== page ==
Thus, I would say, looking back with a strong and complete memory, we are confident of a secure future. I can only sing with the Psalmist who says, “Even though I walk in the valley of darkness, no evil would I fear.”
We know that during this Plenary Assembly we will be electing a new set of officers to continue serving the CBCP. Our term is up, our term is ending.
I have very strong wonderful memories of serving the CBCP these past four (4) years as President – memories that make me really thankful to the Lord and thankful to each one of you.
Please do not accuse me of being too presumptuous of using the following description, using the figure of Moses whose tired and weakened arms were held up by his companions as he led the people on a critical battle as they were journeying to the Promised Land. Many times Bp. David held up my arms; many times Bp. Vergara and Bp. Evangelista held up my arms; many times Bp. Julito Cortes whispered encouraging words; many times Bp. Cabajog made me laugh; all the time, all of you made me feel that the business of the CBCP is not only ours, but first and foremost, it is the Lord’s.
This coming October 10, the Holy Father will formally open the process that will lead us to the Synod of Bishops in 2023. This is described as a very synodal process. In its more than 50 years of existence; it is the first time that a Synod is prepared in this way. It is said that this is a Synod on Synods that will allow us more time and occasion to seriously reflect, appreciate and pray over the reality of Synodality in the life of the Church.
In his message about Synods and synodality, Pope Francis sees three (3) levels of the exercise of synodality. I thought that his description of the first level is of interest to us. He says, “The first level of the exercise of synodality is had in the particular Churches. After mentioning the noble institution of the Diocesan Synod, in which priests and laity are called to cooperate with the bishop for the good of the whole ecclesial community, (22) the Code of Canon Law devotes ample space to what are usually called “organs of communion” in the local Church: the presbyteral council, the college of consultors, chapters of canons and the pastoral council. (23) Only to the extent that these organizations keep connected to the “base” and start from people and their daily problems, can a synodal Church begin to take shape: these means, even when they prove wearisome, must be valued as an opportunity for listening and sharing.”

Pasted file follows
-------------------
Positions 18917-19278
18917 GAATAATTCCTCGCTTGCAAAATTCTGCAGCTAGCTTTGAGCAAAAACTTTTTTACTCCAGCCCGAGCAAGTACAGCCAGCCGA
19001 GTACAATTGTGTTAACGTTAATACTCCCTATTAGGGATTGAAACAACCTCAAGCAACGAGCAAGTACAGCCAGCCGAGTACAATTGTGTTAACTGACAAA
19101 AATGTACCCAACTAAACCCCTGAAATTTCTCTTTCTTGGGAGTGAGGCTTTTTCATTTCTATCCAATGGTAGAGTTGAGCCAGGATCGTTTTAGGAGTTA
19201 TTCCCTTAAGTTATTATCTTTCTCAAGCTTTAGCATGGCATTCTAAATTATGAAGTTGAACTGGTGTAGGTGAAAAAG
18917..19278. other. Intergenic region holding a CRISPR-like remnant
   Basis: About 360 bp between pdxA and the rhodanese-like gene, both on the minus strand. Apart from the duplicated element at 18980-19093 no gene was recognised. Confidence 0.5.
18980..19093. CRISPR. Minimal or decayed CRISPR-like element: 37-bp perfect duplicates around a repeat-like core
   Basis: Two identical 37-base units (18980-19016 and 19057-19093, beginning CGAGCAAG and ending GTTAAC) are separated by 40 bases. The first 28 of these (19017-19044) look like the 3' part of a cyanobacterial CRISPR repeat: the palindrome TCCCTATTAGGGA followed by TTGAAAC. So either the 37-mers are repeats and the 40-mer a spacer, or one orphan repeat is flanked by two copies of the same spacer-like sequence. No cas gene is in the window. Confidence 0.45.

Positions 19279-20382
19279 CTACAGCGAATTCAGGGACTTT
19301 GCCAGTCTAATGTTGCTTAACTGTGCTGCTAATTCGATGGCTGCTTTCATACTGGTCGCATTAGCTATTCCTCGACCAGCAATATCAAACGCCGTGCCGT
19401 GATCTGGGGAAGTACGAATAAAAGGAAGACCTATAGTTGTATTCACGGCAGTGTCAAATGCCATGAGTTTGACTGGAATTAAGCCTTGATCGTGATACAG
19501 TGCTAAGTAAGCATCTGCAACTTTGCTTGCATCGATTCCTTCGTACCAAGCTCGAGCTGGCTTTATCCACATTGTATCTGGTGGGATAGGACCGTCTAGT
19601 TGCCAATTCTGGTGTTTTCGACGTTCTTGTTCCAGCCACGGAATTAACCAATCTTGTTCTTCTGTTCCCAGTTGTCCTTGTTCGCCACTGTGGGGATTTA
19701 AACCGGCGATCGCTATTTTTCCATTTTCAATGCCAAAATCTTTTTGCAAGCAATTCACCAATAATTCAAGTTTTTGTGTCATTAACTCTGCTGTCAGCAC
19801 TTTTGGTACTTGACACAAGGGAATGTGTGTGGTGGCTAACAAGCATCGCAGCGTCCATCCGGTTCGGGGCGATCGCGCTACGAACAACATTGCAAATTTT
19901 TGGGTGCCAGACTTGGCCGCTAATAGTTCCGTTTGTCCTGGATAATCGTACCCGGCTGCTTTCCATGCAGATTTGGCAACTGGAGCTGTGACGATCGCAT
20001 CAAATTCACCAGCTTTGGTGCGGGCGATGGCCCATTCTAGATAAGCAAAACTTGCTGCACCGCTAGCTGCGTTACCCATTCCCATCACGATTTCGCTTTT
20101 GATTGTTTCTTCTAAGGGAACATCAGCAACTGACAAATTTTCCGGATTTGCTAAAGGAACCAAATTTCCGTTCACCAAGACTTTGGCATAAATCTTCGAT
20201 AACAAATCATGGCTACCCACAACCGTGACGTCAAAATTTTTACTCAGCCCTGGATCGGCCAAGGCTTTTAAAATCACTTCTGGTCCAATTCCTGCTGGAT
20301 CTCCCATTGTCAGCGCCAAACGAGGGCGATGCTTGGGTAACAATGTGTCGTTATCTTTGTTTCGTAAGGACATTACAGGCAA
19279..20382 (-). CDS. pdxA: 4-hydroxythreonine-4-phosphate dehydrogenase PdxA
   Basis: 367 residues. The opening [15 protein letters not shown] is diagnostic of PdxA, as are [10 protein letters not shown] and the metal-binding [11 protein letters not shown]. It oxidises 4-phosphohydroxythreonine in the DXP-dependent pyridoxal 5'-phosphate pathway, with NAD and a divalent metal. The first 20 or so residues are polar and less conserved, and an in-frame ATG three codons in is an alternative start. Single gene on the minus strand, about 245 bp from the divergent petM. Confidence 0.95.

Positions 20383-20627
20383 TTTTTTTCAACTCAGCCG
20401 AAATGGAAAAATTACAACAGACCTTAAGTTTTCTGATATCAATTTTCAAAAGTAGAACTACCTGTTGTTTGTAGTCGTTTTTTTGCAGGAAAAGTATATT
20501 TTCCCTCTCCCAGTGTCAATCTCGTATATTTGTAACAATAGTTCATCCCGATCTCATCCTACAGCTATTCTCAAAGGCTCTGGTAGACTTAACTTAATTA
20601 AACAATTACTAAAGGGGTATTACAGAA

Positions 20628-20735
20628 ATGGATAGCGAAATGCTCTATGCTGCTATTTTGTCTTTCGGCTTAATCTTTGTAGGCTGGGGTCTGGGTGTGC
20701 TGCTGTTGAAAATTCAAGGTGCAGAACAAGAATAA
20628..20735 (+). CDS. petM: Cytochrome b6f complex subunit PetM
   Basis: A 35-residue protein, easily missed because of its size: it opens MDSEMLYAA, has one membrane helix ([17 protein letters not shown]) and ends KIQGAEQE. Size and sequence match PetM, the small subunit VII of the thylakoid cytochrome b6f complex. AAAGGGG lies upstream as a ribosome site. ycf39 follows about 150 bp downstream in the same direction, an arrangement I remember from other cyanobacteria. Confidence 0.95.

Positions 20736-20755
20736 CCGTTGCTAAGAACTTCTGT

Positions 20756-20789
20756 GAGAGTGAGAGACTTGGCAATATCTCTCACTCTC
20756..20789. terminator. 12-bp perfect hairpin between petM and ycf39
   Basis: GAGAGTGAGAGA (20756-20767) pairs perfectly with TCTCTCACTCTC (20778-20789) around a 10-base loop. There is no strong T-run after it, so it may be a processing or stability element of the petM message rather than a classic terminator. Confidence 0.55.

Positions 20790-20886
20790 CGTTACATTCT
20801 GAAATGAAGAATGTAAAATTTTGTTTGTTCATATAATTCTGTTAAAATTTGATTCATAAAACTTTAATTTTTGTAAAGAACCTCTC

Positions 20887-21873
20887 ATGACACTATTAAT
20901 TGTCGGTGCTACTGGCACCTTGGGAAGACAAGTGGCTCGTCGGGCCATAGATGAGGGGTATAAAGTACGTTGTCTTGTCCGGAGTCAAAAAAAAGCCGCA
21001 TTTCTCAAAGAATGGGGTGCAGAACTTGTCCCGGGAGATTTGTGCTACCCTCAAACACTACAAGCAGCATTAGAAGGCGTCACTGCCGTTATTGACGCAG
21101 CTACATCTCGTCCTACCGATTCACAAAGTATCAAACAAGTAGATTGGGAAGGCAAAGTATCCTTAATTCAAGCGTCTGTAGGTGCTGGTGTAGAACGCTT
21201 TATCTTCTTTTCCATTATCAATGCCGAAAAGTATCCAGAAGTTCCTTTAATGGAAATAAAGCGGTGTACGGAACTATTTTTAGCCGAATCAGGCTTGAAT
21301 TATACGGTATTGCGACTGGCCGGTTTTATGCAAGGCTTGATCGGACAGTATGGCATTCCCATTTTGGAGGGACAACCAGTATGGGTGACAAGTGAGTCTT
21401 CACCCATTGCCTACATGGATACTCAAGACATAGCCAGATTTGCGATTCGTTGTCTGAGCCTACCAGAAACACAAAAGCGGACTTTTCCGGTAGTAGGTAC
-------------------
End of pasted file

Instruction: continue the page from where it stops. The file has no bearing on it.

Brothers, my memory tells me, and I hope I am correct, that the bishops and the Filipino faithful have already some kind of head start on this – in our diocesan synods, in our regular diocesan pastoral assemblies and consultations, in our building and development of BECs in far-flung areas and poor communities – we have been trying to deepen our sense of being church, our sense of journeying together as God’s people.
My memory tells me more, and that is, that not only have we been journeying together ourselves, but we also have been journeying with the Lord, and with the Blessed Mother in the past 500 years. My memory tells me that indeed we are truly GIFTED TO GIVE. This gives us hope that our future is secure.